Born in 1970 in Toledo, Ohio, Eichenberg studied art and art history at the University of Toledo where he worked with renowned artists including Albert Paley, Tehrman Statom and Jim Dine, and upon graduation was awarded the distinction of Outstanding Senior in the College of Arts and Sciences. Eichenberg’s career moved from a focus on sculpture to painting and even included a two year position from 2005-2007 with the Toledo Museum of Art to spearhead the transition of their historic glass-working program into the Award winning Glass Pavilion. During this time, he also organized the visiting artist program which presented opportunities for him to work with glass artists such as Lino Taiglipietra, Fritz Dreisbach and Richard Ritter. In 2007, he returned to painting full time and was immediately invited to participate in several curated exhibitions around the country. Eichenberg’s highest honor to date, and the award which soared his European fame, is his inclusion in the prestigious BP Portrait Awards where he took 3rd place in 2010 and has been included again as a finalist in 2011. Eichenberg was also recently included in the Outwin-Boochever Portrait Competition 2009 at the National Portrait Gallery in Washington, D.C which chose 49 artists out of 3,300 applicants.
Carly Ivan Garcia
Beethoven What?, 2011
30″ x 20″
mixed media on panel
“I’ve painted two portraits to render Beethoven’s radicalness from a gestural perspective. My intention as a Neo-Modern Abstract Expressionist is to capture the emotions and feelings including the serious intensity that must be present for any great master, like Beethoven, to inspire social change. That is the underlying message behind all my work as a contemporary artist.”
Carly Ivan Garcia is a self taught artist who has developed and evolved a unique neo-abstract style. Garcia’s language of imagery is translated through strong form and bold palettes. At the heart of Garcia’s creativity is a visionary outreach which is quickly putting him on the American art scene map as the contemporary abstract painter to be watched this decade. In the past 2 years, his work has been shown in numerous solo shows in California and Florida and over a dozen group shows around the country including during the prestigious Miami Basel and New York Armory weeks. Most recently, in May 2011, solo show “Citizen Garcia” opened at trendsetting gallery Driftwood Art Salon in San Francisco only to receive wide media acclaim around the West Coast. Through his work and his sense of self, Garcia is inspiring and effecting positive change that communicates art as a catalyst for awareness and action.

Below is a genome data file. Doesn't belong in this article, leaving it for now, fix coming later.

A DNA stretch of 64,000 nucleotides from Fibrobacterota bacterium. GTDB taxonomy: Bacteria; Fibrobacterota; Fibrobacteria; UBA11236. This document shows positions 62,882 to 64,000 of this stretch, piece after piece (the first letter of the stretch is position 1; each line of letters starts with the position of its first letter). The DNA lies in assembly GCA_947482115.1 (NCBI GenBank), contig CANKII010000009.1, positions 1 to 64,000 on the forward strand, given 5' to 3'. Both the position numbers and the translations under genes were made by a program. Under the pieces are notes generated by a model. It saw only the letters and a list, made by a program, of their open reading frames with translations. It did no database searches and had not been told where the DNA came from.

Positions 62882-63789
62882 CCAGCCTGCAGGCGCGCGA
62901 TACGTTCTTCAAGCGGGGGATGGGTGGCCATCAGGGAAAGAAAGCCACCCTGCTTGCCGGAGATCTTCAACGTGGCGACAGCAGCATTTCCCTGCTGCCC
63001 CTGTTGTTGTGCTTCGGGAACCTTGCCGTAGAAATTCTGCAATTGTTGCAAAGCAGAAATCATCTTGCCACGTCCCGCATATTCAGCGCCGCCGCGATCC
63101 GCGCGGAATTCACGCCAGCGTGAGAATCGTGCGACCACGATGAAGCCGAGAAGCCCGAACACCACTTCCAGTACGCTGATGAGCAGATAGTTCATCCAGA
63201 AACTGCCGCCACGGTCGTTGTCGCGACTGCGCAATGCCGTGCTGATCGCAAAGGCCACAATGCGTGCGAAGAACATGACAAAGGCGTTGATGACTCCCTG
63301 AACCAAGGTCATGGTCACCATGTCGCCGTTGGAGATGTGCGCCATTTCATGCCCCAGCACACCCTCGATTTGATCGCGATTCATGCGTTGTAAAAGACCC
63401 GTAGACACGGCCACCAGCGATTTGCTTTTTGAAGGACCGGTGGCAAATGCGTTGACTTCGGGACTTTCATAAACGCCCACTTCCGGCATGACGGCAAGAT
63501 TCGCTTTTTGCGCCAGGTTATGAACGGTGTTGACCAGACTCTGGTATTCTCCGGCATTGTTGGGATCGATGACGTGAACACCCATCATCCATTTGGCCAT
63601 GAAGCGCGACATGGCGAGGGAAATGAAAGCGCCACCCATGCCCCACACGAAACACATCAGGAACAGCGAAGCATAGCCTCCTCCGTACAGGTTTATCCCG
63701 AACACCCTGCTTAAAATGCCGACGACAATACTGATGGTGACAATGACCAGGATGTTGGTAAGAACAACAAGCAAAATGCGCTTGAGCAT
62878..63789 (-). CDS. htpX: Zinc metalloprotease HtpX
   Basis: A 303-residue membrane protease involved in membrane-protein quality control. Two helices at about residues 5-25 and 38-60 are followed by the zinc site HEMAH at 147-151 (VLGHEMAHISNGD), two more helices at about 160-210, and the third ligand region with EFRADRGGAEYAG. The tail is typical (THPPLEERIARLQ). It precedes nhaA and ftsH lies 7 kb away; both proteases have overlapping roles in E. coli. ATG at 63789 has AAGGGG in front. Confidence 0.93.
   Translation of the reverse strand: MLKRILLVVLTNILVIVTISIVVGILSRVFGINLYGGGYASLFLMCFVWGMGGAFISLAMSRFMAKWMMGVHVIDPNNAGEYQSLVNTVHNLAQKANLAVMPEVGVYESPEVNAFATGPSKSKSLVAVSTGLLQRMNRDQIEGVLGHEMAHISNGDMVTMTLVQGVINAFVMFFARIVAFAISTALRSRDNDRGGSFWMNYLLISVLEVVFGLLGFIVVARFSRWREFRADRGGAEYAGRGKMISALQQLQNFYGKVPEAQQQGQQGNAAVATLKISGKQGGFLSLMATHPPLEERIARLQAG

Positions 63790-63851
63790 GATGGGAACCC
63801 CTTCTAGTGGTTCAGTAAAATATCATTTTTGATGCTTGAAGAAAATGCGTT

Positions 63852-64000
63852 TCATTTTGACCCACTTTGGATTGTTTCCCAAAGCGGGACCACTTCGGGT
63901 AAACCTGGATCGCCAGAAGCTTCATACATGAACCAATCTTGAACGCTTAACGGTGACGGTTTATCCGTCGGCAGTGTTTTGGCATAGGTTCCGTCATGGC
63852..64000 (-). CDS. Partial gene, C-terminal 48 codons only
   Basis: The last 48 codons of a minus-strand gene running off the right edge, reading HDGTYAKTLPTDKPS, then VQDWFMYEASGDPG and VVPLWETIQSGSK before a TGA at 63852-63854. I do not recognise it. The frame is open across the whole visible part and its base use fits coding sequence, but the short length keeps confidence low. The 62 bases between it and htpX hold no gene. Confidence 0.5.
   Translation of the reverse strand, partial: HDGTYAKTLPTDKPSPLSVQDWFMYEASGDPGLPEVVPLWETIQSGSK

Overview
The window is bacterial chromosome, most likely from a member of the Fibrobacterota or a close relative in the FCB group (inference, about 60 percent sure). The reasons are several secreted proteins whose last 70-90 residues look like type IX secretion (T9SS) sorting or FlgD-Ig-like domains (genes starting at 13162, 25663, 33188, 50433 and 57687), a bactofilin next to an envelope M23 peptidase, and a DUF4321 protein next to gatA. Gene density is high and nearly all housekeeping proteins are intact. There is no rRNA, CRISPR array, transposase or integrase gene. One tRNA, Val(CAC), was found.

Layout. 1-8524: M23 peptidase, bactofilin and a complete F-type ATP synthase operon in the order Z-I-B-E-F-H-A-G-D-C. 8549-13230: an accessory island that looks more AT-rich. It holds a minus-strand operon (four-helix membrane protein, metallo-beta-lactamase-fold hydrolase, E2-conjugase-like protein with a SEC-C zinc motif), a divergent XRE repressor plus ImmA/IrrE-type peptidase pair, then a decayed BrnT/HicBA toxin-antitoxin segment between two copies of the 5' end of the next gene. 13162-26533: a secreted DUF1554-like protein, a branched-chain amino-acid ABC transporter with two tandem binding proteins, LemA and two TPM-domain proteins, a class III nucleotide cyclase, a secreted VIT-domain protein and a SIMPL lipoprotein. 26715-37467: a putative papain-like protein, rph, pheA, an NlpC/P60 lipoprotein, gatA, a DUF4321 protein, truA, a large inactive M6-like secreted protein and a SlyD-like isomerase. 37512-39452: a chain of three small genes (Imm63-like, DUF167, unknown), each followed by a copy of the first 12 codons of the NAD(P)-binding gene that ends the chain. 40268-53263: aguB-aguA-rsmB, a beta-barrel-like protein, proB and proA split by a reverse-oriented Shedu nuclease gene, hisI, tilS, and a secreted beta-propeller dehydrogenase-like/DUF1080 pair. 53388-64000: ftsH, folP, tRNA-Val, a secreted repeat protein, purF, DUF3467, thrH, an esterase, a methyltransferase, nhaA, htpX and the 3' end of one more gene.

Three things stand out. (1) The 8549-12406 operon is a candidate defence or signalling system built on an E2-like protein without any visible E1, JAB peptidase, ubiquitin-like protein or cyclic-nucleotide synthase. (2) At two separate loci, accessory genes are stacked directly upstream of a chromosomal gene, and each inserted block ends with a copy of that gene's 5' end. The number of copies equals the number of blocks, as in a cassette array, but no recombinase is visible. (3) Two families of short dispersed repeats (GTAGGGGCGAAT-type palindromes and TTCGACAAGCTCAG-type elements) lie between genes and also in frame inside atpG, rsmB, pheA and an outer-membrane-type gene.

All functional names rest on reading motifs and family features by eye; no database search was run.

Your Mark, Your Muse, Your Beethoven, 2011
mixed media on panel
“When I was a child my Uncle Eddie who was a violist in the Chicago Symphony Orchestra, would take me to rehearsals. I remember sitting in the audience and was fascinated with the conductor. Watching his motions and the resulting sounds of the orchestra made me picture a painter painting. The baton, the paint brush; the orchestra, the palette: and the symphony itself, the painting. To this day whenever I hear a Beethoven symphony I am back in a CSO rehearsal.
Creation. This is where music shines. The sound of the music is fleeting, plastic, ephemeral and it exists at that exact moment. The traditional visual arts, on the other hand, are about viewing the product. The viewer interacts with what was created. Although interpretations and discussions can exists in the moment, the artist’s hand is far removed.
In my piece, Your Mark, Your Muse, Your Beethoven; my goal is to combine music and the visual arts. I created the score (the substrate) prior to the festival; using ideas, thoughts and musings about Beethoven. The the notes, motifs, rhythms and melodies are created by everyone during the Festival; using artists instruments like markers, crayons and chalk. Finally like a conductor leading an orchestra, the artist (myself) will create a final piece.”
“AFTER ALL IT IS NOT ABOUT MAKING ART, BUT RATHER BEING IN THE STATE THAT MAKES ART POSSIBLE…” -ROBERT HENRI
Ellen’s second grade report card said: “Ellen is a very creative child and you always can tell where she was working. She becomes surrounded in her supplies and gets lost in her thoughts.” Several decades later, not much has changed. Formally a teacher in the Chicago private school system, Ellen is currently creating mixed media art, artist books and providing unique artistic experiences for schools, groups and individuals. Understanding the power of the arts to transcend beyond the product created, her sessions engage the participants in experimenting with artistic materials, connecting with sources and finding their own creative voice.